Given the Trump administration’s appalling dereliction of its transition obligations, Republicans have a special obligation to start off on the right foot. As of this writing, Trump still has not conceded his loss to Biden, like a pathetic Mar-a-Lago version of Hiroo Onoda, the surrender-denying Japanese soldier who hid in the Philippine jungle for 29 years. We owe the Biden team the benefit of the doubt and the presumption of goodwill. There will be plenty of time for tough criticism of their policies. But Biden, Harris, and their team deserve much better than they have received from most Republicans so far.

With the transition from a Republican to a Democratic administration, Foreign Policy’s Elephants in the Room—a forum for Republican national-security experts—is being relaunched as Shadow Government, a rubric where the future of Republican foreign policy can be debated, and the Biden administration’s policies scrutinized.
Trump’s post-election treachery should not blind us from the fact that the Trump team got some significant things right.

Foreign Policy first launched Shadow Government after the 2008 U.S. election as a forum for thoughtful, expert, and experienced Republican commentary on the foreign-policy challenges the new team of President Barack Obama would face. Both of us joined that founding effort, and for the next eight years helped lead dozens of specialists who had served in various Republican administrations in offering our insight, opinion, criticism, and even the occasional applause for the Obama administration’s foreign policies.

Following the 2016 election, we handed over the reins of Shadow Government to the exiting Obama team as they took on the role of the opposition. But because Trump hadn’t just campaigned against the Democrats, but also against the Republican establishment—of which many of the foreign-policy experts who had been writing in our forum were part—Foreign Policy launched a second forum, Elephants in the Room, as a place for Republicans not serving in the Trump administration to weigh in on policy.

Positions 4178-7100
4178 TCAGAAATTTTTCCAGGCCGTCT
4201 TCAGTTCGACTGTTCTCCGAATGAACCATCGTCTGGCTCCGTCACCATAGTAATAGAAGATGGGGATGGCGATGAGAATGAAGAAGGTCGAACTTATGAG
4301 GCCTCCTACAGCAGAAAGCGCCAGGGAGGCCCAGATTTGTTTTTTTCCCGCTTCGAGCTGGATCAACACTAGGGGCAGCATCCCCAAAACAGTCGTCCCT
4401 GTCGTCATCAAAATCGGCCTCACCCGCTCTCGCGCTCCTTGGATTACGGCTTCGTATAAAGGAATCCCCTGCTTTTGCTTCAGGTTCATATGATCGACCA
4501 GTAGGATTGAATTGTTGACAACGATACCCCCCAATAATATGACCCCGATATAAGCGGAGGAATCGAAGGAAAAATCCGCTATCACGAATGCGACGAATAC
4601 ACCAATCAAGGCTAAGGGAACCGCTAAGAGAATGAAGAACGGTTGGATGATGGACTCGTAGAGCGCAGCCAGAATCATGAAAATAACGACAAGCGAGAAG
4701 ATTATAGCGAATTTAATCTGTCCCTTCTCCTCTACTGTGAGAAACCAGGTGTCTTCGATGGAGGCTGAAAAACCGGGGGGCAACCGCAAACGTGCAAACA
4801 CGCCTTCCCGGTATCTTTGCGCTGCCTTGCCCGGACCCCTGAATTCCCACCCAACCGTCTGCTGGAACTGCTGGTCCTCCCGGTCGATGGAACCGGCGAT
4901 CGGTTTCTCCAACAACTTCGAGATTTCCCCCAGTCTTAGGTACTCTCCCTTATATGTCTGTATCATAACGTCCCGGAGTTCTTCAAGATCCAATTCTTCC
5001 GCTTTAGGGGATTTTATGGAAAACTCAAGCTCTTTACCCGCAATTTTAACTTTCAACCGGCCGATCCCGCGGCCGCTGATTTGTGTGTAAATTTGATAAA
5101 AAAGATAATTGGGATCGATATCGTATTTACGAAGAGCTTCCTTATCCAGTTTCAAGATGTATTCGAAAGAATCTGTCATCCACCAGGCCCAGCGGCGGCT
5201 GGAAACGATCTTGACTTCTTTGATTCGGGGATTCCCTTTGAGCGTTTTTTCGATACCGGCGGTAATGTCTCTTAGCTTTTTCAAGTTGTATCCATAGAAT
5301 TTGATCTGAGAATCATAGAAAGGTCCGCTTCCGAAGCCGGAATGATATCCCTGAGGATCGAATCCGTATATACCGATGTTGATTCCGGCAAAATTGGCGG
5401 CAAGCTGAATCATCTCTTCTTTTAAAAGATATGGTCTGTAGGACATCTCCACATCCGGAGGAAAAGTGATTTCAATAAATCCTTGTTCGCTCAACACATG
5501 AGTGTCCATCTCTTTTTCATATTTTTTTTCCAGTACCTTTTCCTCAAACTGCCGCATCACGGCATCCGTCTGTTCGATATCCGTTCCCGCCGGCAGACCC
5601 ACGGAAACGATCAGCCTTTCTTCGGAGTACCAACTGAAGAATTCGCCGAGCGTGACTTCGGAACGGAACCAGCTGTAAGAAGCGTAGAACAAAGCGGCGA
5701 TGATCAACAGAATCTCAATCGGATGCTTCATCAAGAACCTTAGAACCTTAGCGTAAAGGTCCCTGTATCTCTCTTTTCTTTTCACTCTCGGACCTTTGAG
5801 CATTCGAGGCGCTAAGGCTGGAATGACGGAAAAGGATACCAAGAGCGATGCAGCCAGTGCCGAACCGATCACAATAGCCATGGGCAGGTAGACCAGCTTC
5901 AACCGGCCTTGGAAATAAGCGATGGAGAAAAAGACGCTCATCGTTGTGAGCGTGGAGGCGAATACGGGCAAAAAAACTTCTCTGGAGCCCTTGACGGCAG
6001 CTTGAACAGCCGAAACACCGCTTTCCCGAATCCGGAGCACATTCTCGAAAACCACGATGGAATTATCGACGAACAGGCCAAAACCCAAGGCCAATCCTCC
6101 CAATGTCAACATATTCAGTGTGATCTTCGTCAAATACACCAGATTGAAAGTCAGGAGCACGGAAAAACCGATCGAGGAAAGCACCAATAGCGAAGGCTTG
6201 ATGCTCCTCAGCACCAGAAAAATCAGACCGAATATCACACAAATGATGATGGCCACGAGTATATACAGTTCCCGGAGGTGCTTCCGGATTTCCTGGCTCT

Many high-caliber Republicans served in the Trump administration, but not enough did. A combination of Trump’s repugnance and vindictive personnel policies kept much talent on the sidelines. For some, conscience prevented them from serving under a president they regarded as unconscionable. The net result was a Trump national-security team that was, on balance, the most uneven and least capable group in the modern era. For the past four years, Elephants in the Room have been giving applause to Trump and his team when it was due and calling them out when they misfired.

Trump’s post-election treachery should not blind us from the fact that the Trump team got some significant things right. We described many of these successful policies here, and the Biden-Harris team would be wise to continue them. The most important is at the strategic level: As laid out in the 2017 National Security Strategy, ours is a new era of great-power competition, something that the Obama administration did its best to ignore.